In sum, a good research question generally has the following features:

  1. It is written in the form of a question.
  2. It is clearly focused.
  3. It is not a yes/no question.
  4. It has more than one plausible answer.
  5. It considers relationships among multiple concepts.

Sociologists as Paparazzi?

As noted earlier, there are some similarities between the goals of sociologists and those of the paparazzi. A few years ago, shortly before leaving on a trip to New Orleans, I received one of those letters that most of us professional sociologists both dread and receive on a pretty regular basis: a rejection letter. The letter informed me that the paper I had recently submitted, while timely and well written, was being rejected. Apparently the paper lacked focus. In particular, the research question around which the paper was organized was not well focused. As I began to think about how to better focus my research question, and why such focus was so important in the first place, I licked my wounds and boarded a plane to join couple of friends in the Big Easy.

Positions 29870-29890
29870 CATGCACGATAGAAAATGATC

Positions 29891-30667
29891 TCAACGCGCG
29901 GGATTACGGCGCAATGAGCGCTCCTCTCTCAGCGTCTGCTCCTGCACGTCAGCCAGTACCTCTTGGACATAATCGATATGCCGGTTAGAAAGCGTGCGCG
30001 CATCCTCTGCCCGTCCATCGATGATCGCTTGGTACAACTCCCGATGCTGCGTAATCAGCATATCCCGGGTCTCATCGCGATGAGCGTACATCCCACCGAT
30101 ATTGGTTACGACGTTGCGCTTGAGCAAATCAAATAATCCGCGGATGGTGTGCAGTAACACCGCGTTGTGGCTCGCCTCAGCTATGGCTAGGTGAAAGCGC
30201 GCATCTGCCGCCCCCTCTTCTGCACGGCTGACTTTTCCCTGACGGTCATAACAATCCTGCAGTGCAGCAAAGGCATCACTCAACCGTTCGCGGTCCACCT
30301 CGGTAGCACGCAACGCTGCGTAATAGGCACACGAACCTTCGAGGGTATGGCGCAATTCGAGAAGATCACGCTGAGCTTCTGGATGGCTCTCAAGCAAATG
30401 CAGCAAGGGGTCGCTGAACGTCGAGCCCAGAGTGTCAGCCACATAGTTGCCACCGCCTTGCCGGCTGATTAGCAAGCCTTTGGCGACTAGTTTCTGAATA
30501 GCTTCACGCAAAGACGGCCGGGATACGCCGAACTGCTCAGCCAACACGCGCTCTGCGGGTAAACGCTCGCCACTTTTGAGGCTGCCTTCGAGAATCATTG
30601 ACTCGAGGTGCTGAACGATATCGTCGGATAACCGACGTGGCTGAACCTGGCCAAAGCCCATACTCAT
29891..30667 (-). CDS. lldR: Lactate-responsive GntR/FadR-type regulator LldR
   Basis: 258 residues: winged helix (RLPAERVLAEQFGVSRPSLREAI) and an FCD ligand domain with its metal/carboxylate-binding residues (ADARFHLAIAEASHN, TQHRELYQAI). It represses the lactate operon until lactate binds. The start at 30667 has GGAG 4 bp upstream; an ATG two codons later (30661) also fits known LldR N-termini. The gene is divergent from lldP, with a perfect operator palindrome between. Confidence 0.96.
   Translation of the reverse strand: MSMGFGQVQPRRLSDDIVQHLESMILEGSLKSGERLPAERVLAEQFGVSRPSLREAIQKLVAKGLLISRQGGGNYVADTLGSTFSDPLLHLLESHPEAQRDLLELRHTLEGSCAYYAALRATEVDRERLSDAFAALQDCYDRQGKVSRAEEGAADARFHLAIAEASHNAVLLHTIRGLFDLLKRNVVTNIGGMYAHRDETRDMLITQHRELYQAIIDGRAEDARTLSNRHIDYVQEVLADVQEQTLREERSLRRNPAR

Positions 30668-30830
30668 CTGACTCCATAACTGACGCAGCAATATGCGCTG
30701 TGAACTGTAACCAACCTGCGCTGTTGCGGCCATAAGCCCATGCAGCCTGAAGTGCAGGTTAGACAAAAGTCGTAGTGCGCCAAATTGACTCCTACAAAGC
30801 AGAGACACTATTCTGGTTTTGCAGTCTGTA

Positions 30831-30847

When our taxi pulled up to our lodging in the French Quarter, we noticed the street was lined with cars—and with people who appeared to be living in those cars. On closer examination, we also noticed that most of the car dwellers had cameras, all with very long, wide lenses. Our taxi driver explained that they were paparazzi who were there because Brad Pitt and Angelina Jolie were in town—and that their house was right next to the building where we’d be staying. As the titleholder to the world’s longest crush on Brad Pitt, I was, needless to say, giddy.If you’ve found yourself asking what any of this has to do with research methods, fear not, we’re getting there. But presumably there are others of you out there who, like me, won’t complain about a brief diversion so long as it involves Brad Pitt.